From Nepali Times (30 July 2023)
Kanak Mani Dixit in Kavre
Newar town has been bypassed by modern influences and can revive its fortunes through tourism
The town of Dapcha sits on a ridgeline stretching eastwards from the revered shrine of Namobuddha, its urbanscape left largely intact by inhabitants who have moved out.
But as the only Newar settlement in the Valley’s proximity that retains its old character, Dapcha can prosper as a getaway for visitors. This must happen before the brick houses are replaced by painted cement structures, as elsewhere.
Dapcha has survived, while Khokana, Bungamati, Sankhu, Banepa and other towns have lost their traditional character, either through rapid demographic change and modernisation, or the destruction of the April 2015 earthquake.
While the surrounding villages of Kavre were damaged in the earthquake, geological good fortune left Dapcha largely intact. The 45 or so ancient buildings of brick, carved wood and mud mortar still stand, though weakened by age.
Dapcha awaits entrepreneurs who understand the thirst of city folks for traditional Newar urbanscape, and international tourists who want to experience tangible and intangible heritage amidst the natural splendour of midhill Nepal.
Om Krishna Shrestha, a recently retired bureaucrat, who owns one of the larger homes in Dapcha agrees that the preservation of his town requires quick investment to retrofit the townhouses and provide the interiors with modern spaces and amenities. “We can revive the town, homeowners like me are convinced of this,” he says.
Dapcha’s main street is lined with old townhouses, and the settlement commands a view of 350km of peaks from Khumbu Himal to the Annapurnas. The surrounding hills and valleys are scenic, and the high Mahabharat Lek dominates the southern horizon. Nestled in a mountain cleft to the west of Dapcha is the shrine of Namobuddha, worshipped for what the jataka tales tell involve Shakyamuni Buddha.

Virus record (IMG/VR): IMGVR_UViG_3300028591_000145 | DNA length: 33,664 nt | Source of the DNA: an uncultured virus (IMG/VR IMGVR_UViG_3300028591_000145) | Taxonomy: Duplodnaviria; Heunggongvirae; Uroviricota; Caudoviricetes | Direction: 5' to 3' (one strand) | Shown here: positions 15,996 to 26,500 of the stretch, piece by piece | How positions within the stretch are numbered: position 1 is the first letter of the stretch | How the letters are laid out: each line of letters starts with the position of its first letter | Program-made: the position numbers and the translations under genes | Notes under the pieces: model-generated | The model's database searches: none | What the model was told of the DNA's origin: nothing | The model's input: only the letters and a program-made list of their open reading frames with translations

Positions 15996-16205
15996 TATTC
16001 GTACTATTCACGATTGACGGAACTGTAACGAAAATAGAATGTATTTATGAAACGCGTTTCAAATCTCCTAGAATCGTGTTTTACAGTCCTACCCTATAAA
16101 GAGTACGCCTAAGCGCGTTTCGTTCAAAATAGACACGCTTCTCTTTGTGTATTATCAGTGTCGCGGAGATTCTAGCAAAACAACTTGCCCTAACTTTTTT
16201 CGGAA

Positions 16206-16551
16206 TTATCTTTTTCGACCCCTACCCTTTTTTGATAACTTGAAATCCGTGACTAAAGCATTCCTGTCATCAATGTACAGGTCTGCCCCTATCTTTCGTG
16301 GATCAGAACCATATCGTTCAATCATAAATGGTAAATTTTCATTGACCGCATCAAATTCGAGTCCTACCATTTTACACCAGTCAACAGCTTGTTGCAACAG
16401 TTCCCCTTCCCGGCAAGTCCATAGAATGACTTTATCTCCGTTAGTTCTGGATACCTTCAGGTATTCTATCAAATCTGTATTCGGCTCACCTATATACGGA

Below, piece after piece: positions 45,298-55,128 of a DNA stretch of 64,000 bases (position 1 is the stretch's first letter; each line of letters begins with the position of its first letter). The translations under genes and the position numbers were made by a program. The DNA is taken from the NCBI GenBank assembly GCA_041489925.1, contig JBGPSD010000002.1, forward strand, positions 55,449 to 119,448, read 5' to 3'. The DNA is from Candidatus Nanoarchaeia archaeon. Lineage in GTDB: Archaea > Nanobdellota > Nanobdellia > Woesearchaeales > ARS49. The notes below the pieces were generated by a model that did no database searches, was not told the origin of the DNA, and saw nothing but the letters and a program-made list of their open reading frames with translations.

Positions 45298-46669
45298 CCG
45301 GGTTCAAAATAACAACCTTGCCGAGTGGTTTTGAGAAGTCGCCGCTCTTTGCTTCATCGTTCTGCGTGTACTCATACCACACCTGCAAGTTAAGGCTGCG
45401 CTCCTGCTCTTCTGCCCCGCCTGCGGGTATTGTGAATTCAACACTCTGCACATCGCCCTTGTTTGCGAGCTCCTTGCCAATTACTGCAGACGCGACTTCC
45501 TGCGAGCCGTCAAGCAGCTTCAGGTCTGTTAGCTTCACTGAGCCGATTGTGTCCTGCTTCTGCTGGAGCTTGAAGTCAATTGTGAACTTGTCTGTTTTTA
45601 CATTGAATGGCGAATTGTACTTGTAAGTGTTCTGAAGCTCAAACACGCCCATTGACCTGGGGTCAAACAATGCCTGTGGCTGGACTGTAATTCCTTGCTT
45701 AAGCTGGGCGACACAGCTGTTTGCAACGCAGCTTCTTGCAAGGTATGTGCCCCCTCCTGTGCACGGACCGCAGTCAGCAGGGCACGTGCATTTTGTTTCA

Namobuddha’s Newar community revers not one but three temples dedicated to Bhimsen, and the east end of the town has a Kalika Devi temple on a dramatic wooded hilltop. There are jatra all year around, with the biggest one centred on Krishna Janmasthami. The surrounding villages have Tamang, Dalit, Bahun and Chhetri inhabitants.
The long 2,500m high ridge on which Dapcha is located is more or less level, making it perfect for mountain biking. The nearby villages of Phulbari and Patlekhet are the centre of Nepal’s organic farming movement, and host frequent training programs. The seasons are marked by the tint of the terrace fields, from the yellow mustard in autumn to the green of mid-monsoon maize.
Dapcha’s historical importance is as a trading town on the main route heading east from Kathmandu. Till just a decade ago, the trail nearby used to display ‘Jungay kos’ markers, indicating the distance from Hanuman Dhoka in Kathmandu.
Dapcha was on the route that pilgrims, traders, invaders and defenders used between the Valley and east Nepal, as also the Mithila region to the southeast via Sindhuli.
Dapcha can emulate the ‘tourism repurposing’ of Bandipur, the other Newar settlement located on a high saddle midway between Kathmandu and Pokhara. There are other historical trading posts from Doti in the west to Chainpur in the east that could also pick up the example.
Bandipur was left literally high and dry when the Tanahu district headquarters was moved down to Damauli during the Panchayat in 1968, with the opening of the Prithvi Highway. Traders and bureaucrats moved out, and for more than three decades Bandipur became a ghost town, until tourism experts came to the rescue.
The first concrete activity to uplift Bandipur’s prospects was a brochure produced in 1998 with the help of the Partnership for Quality Tourism, researched and written by Ujwal Sherchan. Tourism entrepreneur and expert Dilendra Shrestha who helped in the revival of the Swotha neighbourhood in Patan also got involved with Bandipur.
Says Shrestha, “Our job was to convince Bandipur homeowners, many of whom had moved to Narayanghat, that there was income from saving their ancient town. We persuaded them to preserve the old buildings, and convert the main thoroughfare into a pedestrian zone.”
Dapcha is only two hours from Kathmandu via Dhulikhel, and is less compact than Bandipur although its buildings are taller and more ornate. Dapcha is now connected by well-built roads down to the BP Highway and to the Namobuddha shrine.
Successive mayors of Namobuddha Municipality of which Dapcha is a part (TP Sharma and the incumbent Kunsang Lama) are alert to the tourism possibilities, and have helped build two bypass tracks north and south so that the town can also have a pedestrian boulevard.
Dapcha holds possibilities as a fine destination at a time when the mountain settlements of Nepal are losing their traditional architecture. What Dapcha needs is collaboration between home-owners, investors, conservation architects and marketing experts, to prove that preservation can bring prosperity.
All it takes to start it off is a couple of townhouses to be retrofitted and converted.